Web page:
Martha Stewart's case, despite public perception to the contrary, turns not on insider trading, but on obstruction of justice, lying to investigators. Dean emeritus Henry Manne of the George Mason University School of Law, author of Insider Trading and the Stock Market, argues that authorities find insider trading virtually impossible to stop, let alone prove. His solution? Legalize insider trading.
I interviewed Professor Manne. These excerpts follow:
Larry Elder: Professor, this whole subject of advocating that insider trading be legal freaks a lot of people out. Many people are shocked to find out that it wasn't until the '60s that the Securities and Exchange Commission (SEC), in fact, outlawed insider trading. How was it that up until then, somehow, some way, the stock market operated OK with insider trading being legal? I remember watching footage of millionaires jumping from buildings during the stock market crash. If insider trading protected all these bigwigs from being surprised, how then did so many rich people lose money during the crash?
Professor Manne: I don't think that that crash really was involved much with insider trading at all.
Elder: That's my point. If insider trading gave rich people such an advantage, they would have gotten out, and the so-called little guy would have been stuck.
Manne: That's right. Congress needed some kind of morality story to hinge everything on, and the very phrase, "insider trading," suggested to people that something evil has been done. The SEC, at least since the 1960s, has been very successful in making this into one of the most egregious evils in the world. If you want to say that anyone's really done something terrible, it's not incest, or murder, or treason, it's insider trading. That's the bad thing. Now, they've done that without any evidence whatever to back up that notion.
Elder: In one article you wrote at least four arguments in favor of insider trading. One was that people would perceive it to be cynical, and that it really can't be stopped. It cannot be effectively enforced.
Manne: That's, of course, why they didn't indict Martha Stewart for insider trading. The SEC does not win many of the cases they bring, and they don't bring many. It's really very interesting to wonder what kind of law is this that is so difficult to prove that you've got a case. We know trillions and trillions of dollars are going through the hands of people who have better information than other people. That's what makes the market work . . . makes it efficient . . .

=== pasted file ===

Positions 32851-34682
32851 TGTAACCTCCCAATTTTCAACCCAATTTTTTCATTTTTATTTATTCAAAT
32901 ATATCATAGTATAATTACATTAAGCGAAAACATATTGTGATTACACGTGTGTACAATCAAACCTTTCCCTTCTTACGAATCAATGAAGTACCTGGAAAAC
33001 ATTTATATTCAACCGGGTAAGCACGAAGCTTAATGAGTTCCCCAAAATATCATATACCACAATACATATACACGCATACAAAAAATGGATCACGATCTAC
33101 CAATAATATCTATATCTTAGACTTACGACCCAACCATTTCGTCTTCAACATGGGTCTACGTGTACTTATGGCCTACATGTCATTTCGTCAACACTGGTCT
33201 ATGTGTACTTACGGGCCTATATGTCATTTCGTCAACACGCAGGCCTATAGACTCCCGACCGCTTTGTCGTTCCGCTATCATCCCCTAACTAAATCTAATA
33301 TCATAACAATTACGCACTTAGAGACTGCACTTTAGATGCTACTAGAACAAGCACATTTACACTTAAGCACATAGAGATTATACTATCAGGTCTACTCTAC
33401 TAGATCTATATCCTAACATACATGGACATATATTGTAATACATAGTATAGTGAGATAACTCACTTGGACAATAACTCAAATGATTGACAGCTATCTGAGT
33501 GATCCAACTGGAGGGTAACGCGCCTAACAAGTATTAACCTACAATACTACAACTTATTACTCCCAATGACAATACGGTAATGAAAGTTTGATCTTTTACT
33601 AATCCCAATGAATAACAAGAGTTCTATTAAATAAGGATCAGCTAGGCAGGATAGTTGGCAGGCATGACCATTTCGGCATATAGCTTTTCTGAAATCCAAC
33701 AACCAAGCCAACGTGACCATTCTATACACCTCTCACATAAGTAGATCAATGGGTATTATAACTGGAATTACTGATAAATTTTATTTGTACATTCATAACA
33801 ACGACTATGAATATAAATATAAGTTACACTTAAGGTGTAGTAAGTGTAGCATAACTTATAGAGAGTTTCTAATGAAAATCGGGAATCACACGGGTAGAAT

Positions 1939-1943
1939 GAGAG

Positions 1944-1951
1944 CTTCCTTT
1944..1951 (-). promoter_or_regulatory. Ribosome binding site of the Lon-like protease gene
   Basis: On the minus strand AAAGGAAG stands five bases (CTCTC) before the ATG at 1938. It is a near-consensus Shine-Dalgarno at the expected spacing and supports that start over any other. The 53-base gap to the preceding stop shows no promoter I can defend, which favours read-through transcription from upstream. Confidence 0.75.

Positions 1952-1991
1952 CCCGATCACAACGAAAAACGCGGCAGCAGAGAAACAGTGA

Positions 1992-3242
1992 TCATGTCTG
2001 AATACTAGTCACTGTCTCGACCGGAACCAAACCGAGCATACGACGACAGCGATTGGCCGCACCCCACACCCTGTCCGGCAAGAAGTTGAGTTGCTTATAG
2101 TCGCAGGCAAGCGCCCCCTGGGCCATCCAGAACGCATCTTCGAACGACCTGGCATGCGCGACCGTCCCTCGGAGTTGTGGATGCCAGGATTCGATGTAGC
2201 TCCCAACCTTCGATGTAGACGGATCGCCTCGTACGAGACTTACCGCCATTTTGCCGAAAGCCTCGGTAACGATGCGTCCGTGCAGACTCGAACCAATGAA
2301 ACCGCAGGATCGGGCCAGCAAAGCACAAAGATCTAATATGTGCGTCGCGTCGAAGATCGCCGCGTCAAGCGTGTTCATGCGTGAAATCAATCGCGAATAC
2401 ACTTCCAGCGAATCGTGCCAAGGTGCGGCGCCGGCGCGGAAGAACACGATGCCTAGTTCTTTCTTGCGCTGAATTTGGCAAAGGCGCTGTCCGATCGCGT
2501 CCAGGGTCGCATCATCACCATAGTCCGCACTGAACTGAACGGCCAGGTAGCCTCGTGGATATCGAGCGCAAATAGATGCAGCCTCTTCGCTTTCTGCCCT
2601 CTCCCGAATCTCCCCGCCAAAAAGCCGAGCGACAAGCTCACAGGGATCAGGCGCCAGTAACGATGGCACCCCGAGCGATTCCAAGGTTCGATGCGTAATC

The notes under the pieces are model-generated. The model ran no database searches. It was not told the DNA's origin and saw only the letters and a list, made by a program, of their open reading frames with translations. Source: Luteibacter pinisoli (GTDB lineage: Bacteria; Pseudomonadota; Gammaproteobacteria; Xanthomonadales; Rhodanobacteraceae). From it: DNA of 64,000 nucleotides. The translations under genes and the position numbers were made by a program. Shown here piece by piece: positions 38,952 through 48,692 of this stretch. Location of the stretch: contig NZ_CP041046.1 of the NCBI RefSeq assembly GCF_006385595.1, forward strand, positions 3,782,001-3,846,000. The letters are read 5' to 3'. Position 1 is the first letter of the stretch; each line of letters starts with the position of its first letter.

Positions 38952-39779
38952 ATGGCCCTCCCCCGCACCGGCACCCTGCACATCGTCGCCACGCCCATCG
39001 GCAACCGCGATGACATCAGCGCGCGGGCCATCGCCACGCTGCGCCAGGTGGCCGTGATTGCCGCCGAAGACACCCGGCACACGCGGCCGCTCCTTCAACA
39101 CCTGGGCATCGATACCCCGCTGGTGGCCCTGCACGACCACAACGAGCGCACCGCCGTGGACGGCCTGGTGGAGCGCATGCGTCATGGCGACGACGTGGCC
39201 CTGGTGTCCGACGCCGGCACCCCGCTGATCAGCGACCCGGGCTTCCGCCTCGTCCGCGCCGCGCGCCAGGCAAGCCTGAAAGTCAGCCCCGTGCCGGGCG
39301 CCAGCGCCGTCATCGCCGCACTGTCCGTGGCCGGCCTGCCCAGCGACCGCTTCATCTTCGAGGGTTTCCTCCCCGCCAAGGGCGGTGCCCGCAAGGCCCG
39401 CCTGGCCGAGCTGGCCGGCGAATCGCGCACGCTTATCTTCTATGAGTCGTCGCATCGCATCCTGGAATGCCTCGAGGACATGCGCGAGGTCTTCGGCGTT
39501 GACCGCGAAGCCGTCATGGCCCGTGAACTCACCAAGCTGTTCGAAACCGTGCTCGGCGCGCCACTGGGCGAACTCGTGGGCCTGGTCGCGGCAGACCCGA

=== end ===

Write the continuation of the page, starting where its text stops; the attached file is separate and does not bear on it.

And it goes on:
Elder: A "little guy" hearing this is going to say, "Well, I'm not an insider -- how could it not harm me that I'm not privy to information that other people are privy to?"
Manne: That was one of the very first myths in this field since my book in 1966. The serious scholars don't make that argument at all any more, because it's very clear that that person is in the stock market, an anonymous market, to sell the shares and doesn't care who buys them. If there's information out there, it may be an insider has it. It doesn't make any difference. Once you make a decision to sell, you don't lose anything when there's an additional buyer in the market, because that person happens to have information. That's absurd.
Elder: Another argument you make is that it helps to move the price of a share to its "correct level." What do you mean?
Manne: It's very important in the world of finance that shares be accurately priced. There are many things that turn on that -- compensation does, the whole takeover field turns on it, people's investment decisions turn on it, so it's very important that we have actual reflection of what's going on. Well, how do you get that? The SEC says, well, we'll get reports that come out three or six months later, and that will inform the market of what's going on. That's baloney. The way the market works is that informed people do their trading, and every time they trade on good news, they drive the price up -- every time they trade on bad news, they drive the price down.
Elder: Let's talk about the recent state of corporate accounting scandals: Enron, Global Crossing, etc. What impact would insider trading have had on these kinds of scandals?
Manne: I don't think the scandals would ever have erupted if we had allowed insider trading . . . because there would be plenty of people in those companies who would know exactly what was going on, and who couldn't resist the temptation to get rich by trading on the information, and the stock market would have reflected those problems months and months earlier than they did under this cockamamie regulatory system we have.
In next week's article, Professor Manne further explains the merit of insider trading.